Four town home units were destroyed and at least one other was significantly damaged in an early morning blaze in Centerport on Tuesday, Suffolk County police and fire officials said.
The blaze at the complex on Bull Calf Lane, south of Northport Harbor, caused at least one of the buildings, housing four of the town home units, to collapse, fire officials said. Although about a dozen residents were displaced, police and fire officials said, there were no apparent injuries.
More than 100 firefighters from many departments — Centerport, Greenlawn, Eatons Neck, Halesite, Northport, East Northport, Huntington, Huntington Manor, Kings Park and Cold Spring Harbor — and three EMS companies [Commack, Huntington and Melville] responded to the scene. The fire broke out at 1:10 a.m.
Centerport firefighters were the first to enter the burning structure and noticed the blaze had started in a fireplace, officials said. The plan was to snuff out the flames from inside but firefighters rushed out once they knew how much damage the fire had already done.
“We spotted the fire and the floor was already soft,” First Assistant Chief Richard Miltner said. “You only have minutes before the floors give way so that’s why we retreated.”
Firefighters used their ladder trucks and blasted the blaze from overhead. It took longer to control since the flames were being stoked by the nor’easter that was gripping the area.
“It was very difficult with the wind and the conditions,” Miltner said. “You couldn’t access it. It was very difficult to make an attack.”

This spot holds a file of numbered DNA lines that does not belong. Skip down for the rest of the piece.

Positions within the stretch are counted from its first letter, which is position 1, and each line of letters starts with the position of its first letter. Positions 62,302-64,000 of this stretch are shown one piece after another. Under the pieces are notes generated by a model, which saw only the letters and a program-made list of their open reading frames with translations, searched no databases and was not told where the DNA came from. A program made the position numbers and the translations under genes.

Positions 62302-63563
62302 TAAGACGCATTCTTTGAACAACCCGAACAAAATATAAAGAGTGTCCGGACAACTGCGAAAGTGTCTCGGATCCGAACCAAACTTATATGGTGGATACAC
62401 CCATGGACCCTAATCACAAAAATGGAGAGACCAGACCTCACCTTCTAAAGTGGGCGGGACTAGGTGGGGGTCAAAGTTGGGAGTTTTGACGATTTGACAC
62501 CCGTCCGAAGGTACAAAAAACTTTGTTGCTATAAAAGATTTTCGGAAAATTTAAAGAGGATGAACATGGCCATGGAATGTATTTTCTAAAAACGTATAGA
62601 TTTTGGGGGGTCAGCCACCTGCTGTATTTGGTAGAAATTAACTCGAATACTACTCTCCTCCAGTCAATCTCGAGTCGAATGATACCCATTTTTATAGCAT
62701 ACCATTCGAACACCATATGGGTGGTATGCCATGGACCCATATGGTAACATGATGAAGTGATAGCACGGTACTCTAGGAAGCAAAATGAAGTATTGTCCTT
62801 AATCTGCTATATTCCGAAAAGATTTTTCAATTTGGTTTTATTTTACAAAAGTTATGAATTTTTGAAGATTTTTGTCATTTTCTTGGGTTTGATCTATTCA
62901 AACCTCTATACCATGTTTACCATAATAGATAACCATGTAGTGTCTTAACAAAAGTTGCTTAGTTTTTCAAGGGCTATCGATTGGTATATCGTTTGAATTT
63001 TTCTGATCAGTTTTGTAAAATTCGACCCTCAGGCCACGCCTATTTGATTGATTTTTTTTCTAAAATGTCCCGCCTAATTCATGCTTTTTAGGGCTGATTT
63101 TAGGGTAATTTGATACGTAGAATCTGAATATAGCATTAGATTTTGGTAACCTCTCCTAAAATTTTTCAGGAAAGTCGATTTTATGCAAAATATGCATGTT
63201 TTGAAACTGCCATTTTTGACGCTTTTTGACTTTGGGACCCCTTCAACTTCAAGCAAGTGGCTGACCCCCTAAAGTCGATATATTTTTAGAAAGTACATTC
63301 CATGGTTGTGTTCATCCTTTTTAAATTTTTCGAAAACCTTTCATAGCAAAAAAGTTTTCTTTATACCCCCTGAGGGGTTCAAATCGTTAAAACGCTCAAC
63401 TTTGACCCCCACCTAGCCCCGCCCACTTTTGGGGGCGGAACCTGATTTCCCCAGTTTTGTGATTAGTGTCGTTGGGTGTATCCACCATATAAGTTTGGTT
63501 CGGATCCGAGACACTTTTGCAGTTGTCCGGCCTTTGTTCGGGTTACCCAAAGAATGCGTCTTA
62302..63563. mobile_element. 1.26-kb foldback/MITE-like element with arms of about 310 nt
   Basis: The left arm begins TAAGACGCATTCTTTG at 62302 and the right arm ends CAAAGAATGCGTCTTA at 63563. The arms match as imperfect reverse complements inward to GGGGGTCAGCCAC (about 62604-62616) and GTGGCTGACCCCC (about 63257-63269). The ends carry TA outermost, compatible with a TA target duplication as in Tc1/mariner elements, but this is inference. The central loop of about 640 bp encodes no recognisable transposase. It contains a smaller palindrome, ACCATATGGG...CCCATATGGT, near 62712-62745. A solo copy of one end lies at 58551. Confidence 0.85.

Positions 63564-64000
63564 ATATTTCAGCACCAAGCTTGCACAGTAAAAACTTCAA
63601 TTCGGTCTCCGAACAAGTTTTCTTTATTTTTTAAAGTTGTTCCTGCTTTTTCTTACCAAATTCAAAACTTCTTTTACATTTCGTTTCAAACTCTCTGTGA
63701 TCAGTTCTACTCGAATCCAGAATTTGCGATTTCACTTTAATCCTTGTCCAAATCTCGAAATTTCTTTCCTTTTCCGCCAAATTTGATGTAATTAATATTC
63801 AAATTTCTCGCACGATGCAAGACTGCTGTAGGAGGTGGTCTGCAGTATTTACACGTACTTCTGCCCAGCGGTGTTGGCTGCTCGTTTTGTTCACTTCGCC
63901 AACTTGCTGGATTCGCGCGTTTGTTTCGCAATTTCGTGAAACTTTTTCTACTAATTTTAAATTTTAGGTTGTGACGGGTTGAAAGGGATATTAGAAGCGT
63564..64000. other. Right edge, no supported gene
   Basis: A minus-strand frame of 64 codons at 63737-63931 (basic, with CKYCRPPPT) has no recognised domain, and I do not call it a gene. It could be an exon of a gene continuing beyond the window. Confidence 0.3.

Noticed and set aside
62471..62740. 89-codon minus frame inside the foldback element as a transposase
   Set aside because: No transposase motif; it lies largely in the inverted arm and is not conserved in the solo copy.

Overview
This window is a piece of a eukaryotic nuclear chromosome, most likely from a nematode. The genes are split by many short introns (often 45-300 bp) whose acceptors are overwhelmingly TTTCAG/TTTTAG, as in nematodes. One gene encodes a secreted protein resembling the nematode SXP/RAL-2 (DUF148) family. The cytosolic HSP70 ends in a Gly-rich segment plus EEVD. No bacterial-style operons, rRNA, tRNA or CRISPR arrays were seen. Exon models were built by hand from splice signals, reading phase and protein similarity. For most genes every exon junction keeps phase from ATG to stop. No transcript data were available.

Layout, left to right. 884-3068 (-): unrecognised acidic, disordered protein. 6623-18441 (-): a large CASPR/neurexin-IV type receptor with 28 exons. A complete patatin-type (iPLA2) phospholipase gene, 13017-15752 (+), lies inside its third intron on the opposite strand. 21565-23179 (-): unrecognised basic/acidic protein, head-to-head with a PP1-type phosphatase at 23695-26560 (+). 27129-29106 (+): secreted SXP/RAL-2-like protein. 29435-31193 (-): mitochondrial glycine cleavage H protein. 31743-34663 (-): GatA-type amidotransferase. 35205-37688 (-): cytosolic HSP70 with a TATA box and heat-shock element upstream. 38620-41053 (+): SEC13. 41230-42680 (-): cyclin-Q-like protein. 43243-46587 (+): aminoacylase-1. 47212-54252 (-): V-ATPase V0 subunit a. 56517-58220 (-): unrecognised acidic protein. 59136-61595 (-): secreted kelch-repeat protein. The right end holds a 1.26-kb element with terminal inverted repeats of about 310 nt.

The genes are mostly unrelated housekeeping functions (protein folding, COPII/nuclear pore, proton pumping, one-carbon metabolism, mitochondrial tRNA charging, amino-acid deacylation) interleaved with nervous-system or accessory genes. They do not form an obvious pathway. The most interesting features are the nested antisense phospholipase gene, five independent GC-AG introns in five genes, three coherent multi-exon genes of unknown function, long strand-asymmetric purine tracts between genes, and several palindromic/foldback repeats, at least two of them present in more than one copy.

Officials said the fire was knocked down by 4:10 a.m. and that firefighters were still working at the scene at 7 a.m.
“This was one of the worst [fires] I’ve seen because of that,” Miltner said of the persistent gusts. “It was horrible. That’s why [the fire] took off.”
Police Arson Squad detectives and Town of Huntington fire marshals are investigating the cause of the fire, which appears to be noncriminal, police said.
One of the first emergency responders at the scene, Suffolk police Second Precinct Sgt. William Miller, said he arrived to find the area shrouded in dense, acrid smoke.
“The whole outside was so filled with smoke. You couldn’t see three feet in front of you,” Miller said. “It was like you were standing in the thickest fog.”
Miller said he began knocking on doors of the nearest town home units to rouse residents. Several asked why they needed to leave, perhaps unaware of the fire, he said. Two women living where the fire started initially thought the smoke was coming only from their fireplace and not because their home was burning, Miller said.
Initial reports were that more buildings had been damaged by the fire — possibly as many as 10 town home units. But firefighters were able to contain damage despite the winds.
Local Red Cross personnel responded to help those displaced by the fire. Some residents went to stay with friends or relatives, while those living in at least one unit took shelter in a motel, officials said.
Two families were given emergency funds to find a place to stay for the next few nights until they can figure out a long-term plan, officials said.
“To have five families lose their homes and their belongings, it’s significant,” said Neela Mukherjee Lockel, who oversees the Red Cross on Long Island. “It’s heartbreaking for them.”
With Mark Morales